Bourn Hall’s Cambridge clinic was the world’s first IVF clinic and previously treated NHS patients from across Cambridgeshire until NHS funding was halted in 2017.
NHS funded IVF treatment is available in Hertfordshire, Luton, Bedfordshire, Norfolk, Suffolk and parts of Essex – but not in Cambridgeshire or Peterborough. This postcode lottery is unfair and seven Cambridgeshire MPs have called on the Cambridgeshire and Peterborough Clinical Commissioning Group (CCG) to reconsider its position and reinstate NHS funded IVF in Cambridgeshire.
A meeting of the CCG is to be held on 6th July 2021 and IVF is on the agenda – follow governing body meetings item 3 (strategy) 16.10 – 17.00 twitter @CambsPboroCCG
Bourn Hall provides NHS fertility treatment including IVF across the east of England. Chief Executive Dr Mike Macnamee says the World Health Organisation formally recognises infertility as a disease meriting medical treatment.
He comments: “Infertility has a severe impact on mental health and can cause depression and relationship breakdown. Being unable to afford access to treatment causes psychological distress.
“Other CCGs across the country manage to fund a fertility service and the ‘right to try’ is so important. Even if people are not successful, they have the knowledge that they have done everything they could and can then move on with their lives.
“Without access to a fertility diagnosis and appropriate treatment, these people are left in limbo and this feeling of grief and loss can last a lifetime.”
The CCG last reviewed IVF funding in August 2019 and decided against reinstating funding on grounds of financial cost.
In Cambridgeshire about 150 patients a year would be eligible for NHS-funded IVF (this is the level of those funded in previous years) and Bourn Hall’s experience in Norfolk suggests that improvements in the current fertility pathway could help off-set those costs.
A fully integrated fertility service, such as the one that Bourn Hall provides across Norfolk, would enable more people to become pregnant with minimal intervention and the opportunity for IVF for those that need it.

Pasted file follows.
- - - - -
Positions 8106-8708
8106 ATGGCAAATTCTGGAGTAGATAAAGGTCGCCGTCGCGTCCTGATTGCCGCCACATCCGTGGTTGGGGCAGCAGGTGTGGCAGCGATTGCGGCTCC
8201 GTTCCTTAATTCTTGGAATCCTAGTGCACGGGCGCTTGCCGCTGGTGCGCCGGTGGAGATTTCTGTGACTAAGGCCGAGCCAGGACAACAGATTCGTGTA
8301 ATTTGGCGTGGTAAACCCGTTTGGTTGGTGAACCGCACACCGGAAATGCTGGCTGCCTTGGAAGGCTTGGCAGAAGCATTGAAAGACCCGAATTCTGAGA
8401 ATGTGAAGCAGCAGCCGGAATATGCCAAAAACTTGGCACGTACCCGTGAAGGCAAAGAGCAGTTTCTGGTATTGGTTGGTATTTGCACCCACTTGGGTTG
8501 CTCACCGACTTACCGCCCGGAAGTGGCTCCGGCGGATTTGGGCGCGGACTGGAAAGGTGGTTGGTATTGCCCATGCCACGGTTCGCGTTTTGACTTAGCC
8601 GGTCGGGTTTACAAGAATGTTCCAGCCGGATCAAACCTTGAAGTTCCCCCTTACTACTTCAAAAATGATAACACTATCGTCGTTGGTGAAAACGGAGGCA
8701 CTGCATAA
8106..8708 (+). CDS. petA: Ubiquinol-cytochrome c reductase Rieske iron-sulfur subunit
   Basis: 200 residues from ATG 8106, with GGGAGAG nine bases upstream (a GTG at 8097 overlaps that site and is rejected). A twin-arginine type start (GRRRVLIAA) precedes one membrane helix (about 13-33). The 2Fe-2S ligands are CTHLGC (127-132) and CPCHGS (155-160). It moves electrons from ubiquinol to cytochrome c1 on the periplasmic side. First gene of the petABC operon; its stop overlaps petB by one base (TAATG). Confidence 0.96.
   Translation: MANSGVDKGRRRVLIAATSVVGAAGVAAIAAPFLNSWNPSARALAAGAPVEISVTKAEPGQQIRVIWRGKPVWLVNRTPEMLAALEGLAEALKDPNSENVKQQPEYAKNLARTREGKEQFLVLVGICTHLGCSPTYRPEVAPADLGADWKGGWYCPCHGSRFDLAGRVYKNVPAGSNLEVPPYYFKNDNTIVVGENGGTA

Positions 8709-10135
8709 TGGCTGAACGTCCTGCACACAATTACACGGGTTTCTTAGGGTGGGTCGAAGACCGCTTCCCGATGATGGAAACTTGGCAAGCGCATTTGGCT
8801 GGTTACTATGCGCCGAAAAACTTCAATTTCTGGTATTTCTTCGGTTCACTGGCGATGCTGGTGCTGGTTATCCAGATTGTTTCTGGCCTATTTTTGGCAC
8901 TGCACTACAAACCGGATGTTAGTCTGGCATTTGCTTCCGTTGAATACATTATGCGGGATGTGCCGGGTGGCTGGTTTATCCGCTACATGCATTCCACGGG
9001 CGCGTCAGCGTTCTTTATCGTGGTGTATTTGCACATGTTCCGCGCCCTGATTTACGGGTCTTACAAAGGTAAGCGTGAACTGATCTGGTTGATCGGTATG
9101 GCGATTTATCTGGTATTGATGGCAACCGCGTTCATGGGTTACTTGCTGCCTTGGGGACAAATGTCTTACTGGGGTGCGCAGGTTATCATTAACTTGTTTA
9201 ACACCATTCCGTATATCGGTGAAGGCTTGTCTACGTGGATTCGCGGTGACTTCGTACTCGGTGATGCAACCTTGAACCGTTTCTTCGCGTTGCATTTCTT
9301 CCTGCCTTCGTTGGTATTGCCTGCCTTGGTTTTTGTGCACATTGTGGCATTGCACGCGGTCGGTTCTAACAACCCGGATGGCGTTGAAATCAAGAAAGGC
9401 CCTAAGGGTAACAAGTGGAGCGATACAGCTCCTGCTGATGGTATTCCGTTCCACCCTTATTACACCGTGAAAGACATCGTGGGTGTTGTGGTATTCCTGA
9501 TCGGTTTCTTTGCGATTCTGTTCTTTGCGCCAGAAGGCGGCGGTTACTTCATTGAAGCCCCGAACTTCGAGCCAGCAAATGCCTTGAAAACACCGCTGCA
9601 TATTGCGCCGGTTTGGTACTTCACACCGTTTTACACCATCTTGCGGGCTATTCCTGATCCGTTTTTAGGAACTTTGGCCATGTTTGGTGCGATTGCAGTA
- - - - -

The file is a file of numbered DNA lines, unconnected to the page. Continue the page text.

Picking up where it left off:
Devastating – impact of IVF cuts
The devastating impact of IVF cuts was revealed in a survey that was sent to 4,000 people who had responded to a petition organised during the original consultation process in 2017.
Interestingly, a third of those that answered did not require fertility treatment themselves but had a friend or loved one who did and had seen the impact of infertility.
The biggest impacts of withdrawing funding for those completing the survey were:
- Severe impact on mental health – resulting in medication, depression, low self-worth, suicidal thoughts, hospital admissions, inability to work
- Stress on relationships – isolation, withdrawal from friends and family, destroyed marriages
- Devastating impact on lives – loss of meaning, financial stress
Summary of responses: ‘How has infertility affected you, your relationships and your health (or those of someone you care about)?’
Improving patient experience
Currently over 50% of patients who completed the survey and were diagnosed with some form of infertility are left without resolution.
Fertility declines for both men and women as they age, particularly for women after the age of 35, so it is important that people seek advice about infertility if they have been unsuccessful after two years of trying for a pregnancy.
A consultation with a Bourn Hall fertility nurse specialist is free of charge and this is an opportunity to review all aspects of your health and provide advice that can help you to get fertility fit or to answer questions that are concerning you.
In Norfolk, Bourn Hall provides Level 2 services (diagnosis and Ovulation Induction treatment) and through its expertise in fertility has helped 30% of the patients that it sees become pregnant – reducing the requirement for more invasive treatment.
“Improving the patient experience from GP referral through to resolution would improve patient outcomes. Even for those ultimately unsuccessful, it allows closure, the opportunity to explore other options and move on with their lives,” Dr Macnamee concludes.
“We see daily both the heartbreak caused by infertility as well as the joy when a much-wanted baby arrives after successful treatment. Funding for IVF treatment gives the message that infertility matters, and that help is available – the importance of this cannot be overstated.”